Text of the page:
Chimpanzees are highly susceptible to diseases of human origin because of their genetic and physiological similarities with humans (Leendertz et al. 2006; Köndgen et al. 2008). Respiratory infections, polio, anthrax and scabies have all been documented in great apes. Of particular concern is Ebola virus disease (EVD), as transmission is rapid and mortality in great apes is over 90% of individuals infected. Although there is no evidence that chimpanzees were affected by the 2014–2016 epidemic in humans in West Africa, EVD killed chimpanzees in Côte d’Ivoire in the mid-1990s, and caused dramatic chimpanzee and gorilla declines in Gabon and Congo.
The frequency of encounters between chimpanzees and people is increasing as human populations expand and encroach into chimpanzee habitat. This leads to higher risks of disease transmission. The risks are typically greater for chimpanzees that live in close proximity to human communities, and which may also come into contact with human waste, including faeces.
Disease transmission risks are also exacerbated when tourists, researchers and project staff frequently come within a few metres of chimpanzees that have been habituated for research or tourism (see, for example, Leendertz et al. 2006; Hanamura et al. 2008; Scully et al. 2018).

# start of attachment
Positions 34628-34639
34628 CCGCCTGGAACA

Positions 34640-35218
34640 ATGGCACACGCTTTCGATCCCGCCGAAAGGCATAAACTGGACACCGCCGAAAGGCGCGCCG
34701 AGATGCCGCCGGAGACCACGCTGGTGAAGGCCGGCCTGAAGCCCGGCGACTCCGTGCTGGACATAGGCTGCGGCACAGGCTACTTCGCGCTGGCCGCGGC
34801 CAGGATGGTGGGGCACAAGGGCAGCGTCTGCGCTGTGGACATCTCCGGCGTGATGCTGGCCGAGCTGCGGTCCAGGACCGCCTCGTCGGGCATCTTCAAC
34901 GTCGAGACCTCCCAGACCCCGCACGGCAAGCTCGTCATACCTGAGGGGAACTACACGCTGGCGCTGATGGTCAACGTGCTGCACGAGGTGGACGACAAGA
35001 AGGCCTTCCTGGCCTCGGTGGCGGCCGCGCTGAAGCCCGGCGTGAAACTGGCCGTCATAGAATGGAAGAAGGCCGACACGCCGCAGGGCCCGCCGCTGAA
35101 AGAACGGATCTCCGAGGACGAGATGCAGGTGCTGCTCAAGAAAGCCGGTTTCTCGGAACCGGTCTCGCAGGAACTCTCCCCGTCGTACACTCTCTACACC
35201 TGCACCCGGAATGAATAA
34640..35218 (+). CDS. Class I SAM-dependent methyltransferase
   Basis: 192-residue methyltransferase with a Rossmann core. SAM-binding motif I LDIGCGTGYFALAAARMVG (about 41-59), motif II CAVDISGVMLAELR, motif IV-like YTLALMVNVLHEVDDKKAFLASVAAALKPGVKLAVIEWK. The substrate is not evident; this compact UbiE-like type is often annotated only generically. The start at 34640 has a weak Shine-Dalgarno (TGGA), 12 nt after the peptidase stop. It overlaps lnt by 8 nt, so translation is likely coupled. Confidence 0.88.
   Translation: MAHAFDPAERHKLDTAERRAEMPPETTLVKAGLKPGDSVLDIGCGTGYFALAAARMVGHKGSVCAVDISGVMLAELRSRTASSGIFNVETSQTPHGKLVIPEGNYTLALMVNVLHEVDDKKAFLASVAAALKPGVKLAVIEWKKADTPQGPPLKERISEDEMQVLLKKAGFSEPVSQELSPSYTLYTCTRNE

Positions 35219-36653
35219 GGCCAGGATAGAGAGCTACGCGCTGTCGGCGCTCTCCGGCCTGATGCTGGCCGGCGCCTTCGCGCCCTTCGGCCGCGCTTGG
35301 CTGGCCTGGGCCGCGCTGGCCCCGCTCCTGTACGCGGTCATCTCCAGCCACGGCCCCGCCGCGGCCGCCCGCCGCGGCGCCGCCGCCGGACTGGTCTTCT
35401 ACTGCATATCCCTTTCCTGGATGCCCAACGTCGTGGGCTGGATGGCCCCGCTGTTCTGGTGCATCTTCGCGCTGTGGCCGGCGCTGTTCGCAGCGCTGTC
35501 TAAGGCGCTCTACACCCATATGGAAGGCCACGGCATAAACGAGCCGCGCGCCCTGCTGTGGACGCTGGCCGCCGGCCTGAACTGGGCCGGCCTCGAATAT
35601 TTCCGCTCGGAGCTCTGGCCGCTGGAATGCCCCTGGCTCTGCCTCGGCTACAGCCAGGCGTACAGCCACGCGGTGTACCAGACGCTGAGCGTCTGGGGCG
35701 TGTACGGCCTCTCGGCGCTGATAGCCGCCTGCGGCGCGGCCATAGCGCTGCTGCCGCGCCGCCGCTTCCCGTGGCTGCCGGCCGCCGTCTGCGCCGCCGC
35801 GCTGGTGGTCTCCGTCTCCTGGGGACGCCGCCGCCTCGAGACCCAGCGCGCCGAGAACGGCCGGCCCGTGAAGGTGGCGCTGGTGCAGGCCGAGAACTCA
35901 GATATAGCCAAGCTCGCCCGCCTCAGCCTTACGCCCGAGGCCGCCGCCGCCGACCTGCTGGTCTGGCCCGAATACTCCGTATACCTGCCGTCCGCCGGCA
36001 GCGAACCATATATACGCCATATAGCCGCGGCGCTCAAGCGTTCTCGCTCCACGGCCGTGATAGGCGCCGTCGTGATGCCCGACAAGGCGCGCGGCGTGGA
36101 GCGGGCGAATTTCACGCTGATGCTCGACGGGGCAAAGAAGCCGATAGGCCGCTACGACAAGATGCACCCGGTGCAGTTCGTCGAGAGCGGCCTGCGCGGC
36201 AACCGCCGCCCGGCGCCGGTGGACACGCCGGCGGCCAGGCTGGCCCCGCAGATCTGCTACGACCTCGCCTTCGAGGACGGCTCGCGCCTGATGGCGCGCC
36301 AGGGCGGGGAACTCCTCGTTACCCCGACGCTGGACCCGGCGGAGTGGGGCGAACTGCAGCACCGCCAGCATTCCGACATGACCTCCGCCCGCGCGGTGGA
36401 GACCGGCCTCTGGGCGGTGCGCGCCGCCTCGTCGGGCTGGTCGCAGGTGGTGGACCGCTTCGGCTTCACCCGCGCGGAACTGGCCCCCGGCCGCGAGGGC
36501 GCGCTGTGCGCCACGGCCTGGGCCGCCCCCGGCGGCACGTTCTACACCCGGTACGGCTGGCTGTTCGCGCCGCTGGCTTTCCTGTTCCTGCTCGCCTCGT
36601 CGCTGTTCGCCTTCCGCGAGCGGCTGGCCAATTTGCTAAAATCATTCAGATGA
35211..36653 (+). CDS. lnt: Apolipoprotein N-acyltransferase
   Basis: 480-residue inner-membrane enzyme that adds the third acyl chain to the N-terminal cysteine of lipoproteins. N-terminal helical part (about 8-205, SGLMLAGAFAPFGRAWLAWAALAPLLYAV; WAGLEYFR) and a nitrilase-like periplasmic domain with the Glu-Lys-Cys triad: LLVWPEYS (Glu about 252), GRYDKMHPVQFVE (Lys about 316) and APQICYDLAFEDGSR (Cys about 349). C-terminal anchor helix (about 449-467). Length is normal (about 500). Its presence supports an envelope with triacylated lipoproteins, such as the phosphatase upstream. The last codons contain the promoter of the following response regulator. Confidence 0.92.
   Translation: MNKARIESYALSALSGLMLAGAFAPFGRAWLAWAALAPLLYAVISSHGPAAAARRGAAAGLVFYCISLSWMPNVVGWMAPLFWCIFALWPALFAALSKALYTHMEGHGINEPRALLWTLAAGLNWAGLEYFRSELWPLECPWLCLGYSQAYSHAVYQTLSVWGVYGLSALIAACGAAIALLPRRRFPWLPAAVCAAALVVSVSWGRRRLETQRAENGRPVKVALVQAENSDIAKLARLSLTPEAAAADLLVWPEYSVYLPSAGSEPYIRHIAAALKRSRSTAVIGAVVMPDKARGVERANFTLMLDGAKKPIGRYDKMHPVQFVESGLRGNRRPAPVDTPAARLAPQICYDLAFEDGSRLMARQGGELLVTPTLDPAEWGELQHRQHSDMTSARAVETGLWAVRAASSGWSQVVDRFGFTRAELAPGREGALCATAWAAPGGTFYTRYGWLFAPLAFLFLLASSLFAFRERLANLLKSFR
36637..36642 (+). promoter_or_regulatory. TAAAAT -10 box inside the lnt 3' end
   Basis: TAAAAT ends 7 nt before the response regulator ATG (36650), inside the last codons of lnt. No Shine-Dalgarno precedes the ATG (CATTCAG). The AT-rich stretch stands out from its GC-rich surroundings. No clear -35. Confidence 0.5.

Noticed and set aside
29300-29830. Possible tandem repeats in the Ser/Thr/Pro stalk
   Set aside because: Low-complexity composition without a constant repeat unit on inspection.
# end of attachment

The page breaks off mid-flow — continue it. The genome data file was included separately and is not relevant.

Infectious diseases are the main cause of death in chimpanzees at Bossou, Guinea and Taï, Côte d’Ivoire.
Respiratory viruses that resulted in high levels of morbidity and mortality at Taï have been confirmed to be of human origin (ibid.), including a coronavirus. In addition, international tourists are more likely to be carrying novel diseases to which chimpanzees have never been exposed. The implementation of human quarantine and strict hygiene rules for researchers and other longer-term visitors (such as film crews) is, therefore, highly recommended (Gilardi et al. 2015; Grützmacher et al. 2018).
IUCN best practice guidelines for great ape tourism and for health monitoring and disease control in great ape populations recommend restricting the numbers of tourists and researchers visiting each day, limiting the number and duration of visits, maintaining a minimum distance of 7 metres between chimpanzees and humans, and the wearing of face masks if within 10 metres (Macfie & Williamson 2010; Gilardi et al. 2015).